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 Post subject: Re: News
PostPosted: Sun Jan 29, 2017 1:23 pm 
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 Post subject: Re: News
PostPosted: Thu Feb 02, 2017 9:00 pm 
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I've been traveling for day job this week ... so haven't had time to post ... but it sure has been a slow news week ... seems like if it wasn't for trumpf, there wouldn't be any news at all !!!
:D

I can image that even in central congo ... they are sitting around pounding out logarithms and chatting ... "trumpf, trumpf, trumpf" ...
:)

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 Post subject: Re: News
PostPosted: Fri Feb 03, 2017 12:44 pm 
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RT reports!

Quote:
... The moon is on course to collide with Earth in a catastrophic pile-up, according to a planetary scientist. That said, doomsday isn’t due to arrive for another 65 billion years. Panic averted. ...


It is good to know someone figured this interesting fact out ... but IIRC, the Sun will die (red-giant to white drawf) in 7 billion years ... thus disturbing the above prediction!

https://www.rt.com/news/376221-moon-earth-collision-apocalypse/

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 Post subject: Re: News
PostPosted: Fri Feb 03, 2017 12:50 pm 
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65 billion eh?

Would be scary if not for the fact that . . . the Sun itself will have bloated into a Red Giant and puffed up so that its outer layers envelope Mercury and (if memory serves) even Venus. If memory serves this will occur within about 6 billion years? (might only be 3 . . .). However, all life on Earth will have been exterminated by the "dying" sun long before that. I want to say that within 2 to 2.5 billion years, the progression of the Sun into its next life stage will have increased its size and energetic output to the point that liquid water will become impossible on Earth.

Not to mention the fact that, Milky Way and Andromeda will have collide sometime around the 3 billion year mark? That may in fact not have much negative impact on the Sol solar system, but I think they are not entirely certain. Tossing two galaxies at each other in the cosmic blender strikes me as posing a bit of risk to virtually any object in those galaxies! :mrgreen:

ADDIT: Hrmph, interesting . . . even short of the sun puffing up into a red giant, there are other long-term risks resulting from the progressively more chaotic interactions of celestial objects in the solar system

Quote:
The Solar System is chaotic over million- and billion-year timescales,[88] with the orbits of the planets open to long-term variations. One notable example of this chaos is the Neptune–Pluto system, which lies in a 3:2 orbital resonance. Although the resonance itself will remain stable, it becomes impossible to predict the position of Pluto with any degree of accuracy more than 10–20 million years (the Lyapunov time) into the future.[89] Another example is Earth's axial tilt, which, due to friction raised within Earth's mantle by tidal interactions with the Moon (see below), will be incomputable at some point between 1.5 and 4.5 billion years from now.[90]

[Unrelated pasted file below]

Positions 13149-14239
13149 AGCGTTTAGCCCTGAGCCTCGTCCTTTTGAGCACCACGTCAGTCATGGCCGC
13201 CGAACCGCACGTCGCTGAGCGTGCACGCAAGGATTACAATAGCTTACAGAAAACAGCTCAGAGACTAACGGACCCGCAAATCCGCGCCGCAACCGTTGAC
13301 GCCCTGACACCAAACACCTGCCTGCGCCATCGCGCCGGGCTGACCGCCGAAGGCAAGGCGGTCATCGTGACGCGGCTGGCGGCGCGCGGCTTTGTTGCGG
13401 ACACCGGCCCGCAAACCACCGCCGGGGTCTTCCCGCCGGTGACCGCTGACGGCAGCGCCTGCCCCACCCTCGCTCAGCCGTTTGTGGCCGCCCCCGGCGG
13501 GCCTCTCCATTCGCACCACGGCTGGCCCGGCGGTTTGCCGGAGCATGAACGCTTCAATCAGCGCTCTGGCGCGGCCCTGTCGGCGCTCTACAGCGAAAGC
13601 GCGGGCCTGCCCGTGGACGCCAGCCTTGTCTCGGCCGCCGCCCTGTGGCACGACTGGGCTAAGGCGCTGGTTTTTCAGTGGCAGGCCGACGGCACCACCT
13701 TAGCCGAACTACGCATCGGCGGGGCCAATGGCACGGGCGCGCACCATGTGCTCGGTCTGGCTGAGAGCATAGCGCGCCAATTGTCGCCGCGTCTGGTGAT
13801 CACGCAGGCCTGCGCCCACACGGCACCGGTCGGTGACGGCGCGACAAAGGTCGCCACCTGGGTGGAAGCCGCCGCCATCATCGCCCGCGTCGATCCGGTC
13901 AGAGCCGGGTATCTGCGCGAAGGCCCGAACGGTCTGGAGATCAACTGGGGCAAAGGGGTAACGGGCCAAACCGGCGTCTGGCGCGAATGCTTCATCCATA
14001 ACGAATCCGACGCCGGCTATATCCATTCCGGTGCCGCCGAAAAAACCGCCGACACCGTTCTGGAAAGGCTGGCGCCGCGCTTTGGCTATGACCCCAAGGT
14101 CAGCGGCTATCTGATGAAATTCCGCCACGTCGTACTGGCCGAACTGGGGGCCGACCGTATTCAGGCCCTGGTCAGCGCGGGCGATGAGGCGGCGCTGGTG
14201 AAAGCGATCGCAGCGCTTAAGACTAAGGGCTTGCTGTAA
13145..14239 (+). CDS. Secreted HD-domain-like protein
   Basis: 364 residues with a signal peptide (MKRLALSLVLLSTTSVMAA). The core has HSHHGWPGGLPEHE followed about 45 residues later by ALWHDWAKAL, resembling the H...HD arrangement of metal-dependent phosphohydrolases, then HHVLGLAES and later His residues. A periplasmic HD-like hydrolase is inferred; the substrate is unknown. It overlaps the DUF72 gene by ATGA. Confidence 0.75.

The outer planets' orbits are chaotic over longer timescales, with a Lyapunov time in the range of 2–230 million years.[91] In all cases this means that the position of a planet along its orbit ultimately becomes impossible to predict with any certainty (so, for example, the timing of winter and summer become uncertain), but in some cases the orbits themselves may change dramatically. Such chaos manifests most strongly as changes in eccentricity, with some planets' orbits becoming significantly more—or less—elliptical.[92]
Ultimately, the Solar System is stable in that none of the planets are likely to collide with each other or be ejected from the system in the next few billion years.[91] Beyond this, within five billion years or so Mars's eccentricity may grow to around 0.2, such that it lies on an Earth-crossing orbit, leading to a potential collision. In the same timescale, Mercury's eccentricity may grow even further, and a close encounter with Venus could theoretically eject it from the Solar System altogether[88] or send it on a collision course with Venus or Earth.[93] This could happen within a billion years, according to numerical simulations in which Mercury's orbit is perturbed.[94]


Ah and here is the accurate detail about the "death" of the sun . . .
Quote:
In the long term, the greatest changes in the Solar System will come from changes in the Sun itself as it ages. As the Sun burns through its supply of hydrogen fuel, it gets hotter and burns the remaining fuel even faster. As a result, the Sun is growing brighter at a rate of ten percent every 1.1 billion years.[106] In one billion years' time, as the Sun's radiation output increases, its circumstellar habitable zone will move outwards, making the Earth's surface too hot for liquid water to exist there naturally. At this point, all life on land will become extinct.[107] Evaporation of water, a potent greenhouse gas, from the oceans' surface could accelerate temperature increase, potentially ending all life on Earth even sooner.[108] During this time, it is possible that as Mars's surface temperature gradually rises, carbon dioxide and water currently frozen under the surface regolith will release into the atmosphere, creating a greenhouse effect that will heat the planet until it achieves conditions parallel to Earth today, providing a potential future abode for life.[109] By 3.5 billion years from now, Earth's surface conditions will be similar to those of Venus today.[106]


Holy shit! My memory was off by a lot!

Only 1.1 billion years of habitable Earth left :shock:

Some more interesting factoids . . .
Quote: